SEOUL: North Korea‘s leader Kim Jong Un admitted there had been mistakes in developing the country’s economy as he opened a rare congress of the ruling Workers’ Party, state media reported Wednesday.
The gathering is the first of its kind in five years, only the eighth in the nuclear-armed North’s history, and comes weeks before US President-elect Joe Biden takes office.
Relations with Washington have been deadlocked since talks between Kim and President Donald Trump and Kim stalled over sanctions relief and what Pyongyang would be willing to give up in return.
At the same time the North is more isolated than ever after it closed its borders last January to protect itself against the coronavirus that first emerged in neighbour and key ally China.
The congress opened on Tuesday in the capital, the official Korean Central News Agency (KCNA) reported.
On the first day of his work review, Kim said there had been “shining successes achieved by our Party and people”, KCNA said, but added that he also “analysed the mistakes manifested in the efforts for implementing the five-year strategy for national economic development”.
North Korea has suffered from chronic economic mismanagement and the plan was quietly scrapped last year, with a party meeting in August concluding that “goals for improving the national economy have been seriously delayed”.
The coronavirus pandemic has added to the pressures, with Pyongyang blockading itself far more effectively than even the most hawkish backer of sanctions could ever hope to achieve.
Trade with key ally China is at a tiny fraction of the usual level, while many foreign embassies have closed or drastically reduced their representations.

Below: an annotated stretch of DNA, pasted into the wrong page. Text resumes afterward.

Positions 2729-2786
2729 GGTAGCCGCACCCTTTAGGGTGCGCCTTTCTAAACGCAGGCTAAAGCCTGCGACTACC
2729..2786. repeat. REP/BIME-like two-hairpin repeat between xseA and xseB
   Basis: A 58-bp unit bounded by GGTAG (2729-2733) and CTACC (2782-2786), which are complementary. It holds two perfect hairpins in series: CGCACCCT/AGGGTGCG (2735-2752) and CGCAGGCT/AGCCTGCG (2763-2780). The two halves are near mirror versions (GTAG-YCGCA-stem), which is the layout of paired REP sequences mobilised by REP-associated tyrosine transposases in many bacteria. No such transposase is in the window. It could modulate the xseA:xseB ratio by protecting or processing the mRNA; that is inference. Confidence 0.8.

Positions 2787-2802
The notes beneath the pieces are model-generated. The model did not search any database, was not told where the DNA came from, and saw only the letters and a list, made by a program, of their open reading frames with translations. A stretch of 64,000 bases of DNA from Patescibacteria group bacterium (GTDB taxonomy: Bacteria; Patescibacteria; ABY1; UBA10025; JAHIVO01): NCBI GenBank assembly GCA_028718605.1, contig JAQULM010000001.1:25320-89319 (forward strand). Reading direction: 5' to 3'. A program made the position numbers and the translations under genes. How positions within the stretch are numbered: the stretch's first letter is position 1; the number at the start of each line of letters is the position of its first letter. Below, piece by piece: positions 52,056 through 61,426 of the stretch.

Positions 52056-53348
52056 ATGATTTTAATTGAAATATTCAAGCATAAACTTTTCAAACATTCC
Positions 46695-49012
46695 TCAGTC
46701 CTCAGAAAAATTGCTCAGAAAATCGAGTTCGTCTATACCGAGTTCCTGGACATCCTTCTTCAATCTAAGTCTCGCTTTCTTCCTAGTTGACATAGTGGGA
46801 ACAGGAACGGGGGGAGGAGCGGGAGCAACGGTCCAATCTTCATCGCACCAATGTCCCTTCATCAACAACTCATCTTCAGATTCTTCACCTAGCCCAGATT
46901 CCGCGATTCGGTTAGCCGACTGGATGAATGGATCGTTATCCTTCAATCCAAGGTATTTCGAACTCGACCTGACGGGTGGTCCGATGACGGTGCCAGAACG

Pyongyang insists that it has not had a single case of the disease — observers doubt the claim — but summer floods put further strain on its finances.
Analysts say the congress will largely focus on domestic issues, reaffirming the importance of “self-reliance” and issuing a new economic plan.
Ruling party newspaper Rodong Sinmun on Sunday called for unwavering loyalty to Kim, saying that a “united spirit” was necessary to ensure a “victorious” year.
The congress is the top ruling party meeting, a grand political set-piece that reinforces the regime’s authority and is closely followed by analysts for signs of policy shifts or elite personnel changes.
Kim’s sister and key adviser Kim Yo Jong was among the officials elected to the presidium of the congress, in a sign of her increasing standing.
The last congress in 2016 — the first in almost 40 years – cemented Kim Jong Un’s status as supreme leader and the inheritor of his family’s dynastic rule, which spans seven decades.
The current gathering reflected the “urgent need for internal solidarity”, said defector-turned-researcher Ahn Chan-il of the World Institute for North Korea Studies in Seoul.
“The party congress has to serve as a spark to restore faith for the frustrated public.”
The run-up to the congress saw the entire country mobilised in an 80-day drive to boost the economy, featuring extra-long work hours and additional duties for workers.
The event comes ahead of Biden’s January 20 inauguration and analysts say the North will look to send Washington a message, while treading carefully: the incoming US president has characterised Kim as a “thug”, while Pyongyang has called him a “rabid dog”.
“With Trump gone, North Korea will reaffirm its traditional hostile stance against the US with a hint on the type of its next provocation,” said Go Myong-hyun of the Asan Institute of Policy Studies.
Satellite imagery showed that “preparations for a parade appear to have stepped up a pace”, according to the respected 38North website, just months after Pyongyang showed off by far its biggest missile yet.
A parade also accompanied the 2016 party congress, a meeting which lasted four days.
Kim’s father and predecessor Kim Jong Il never held a party congress during his rule but the current leader appears to be following a regular five-year timetable.
“Kim Jong Un is seeking regime stability and normalisation of the party,” said Shin Beom-chul of the Korea Research Institute for National Strategy. “Holding the congress in 2016 and then in 2021, that’s normalisation.”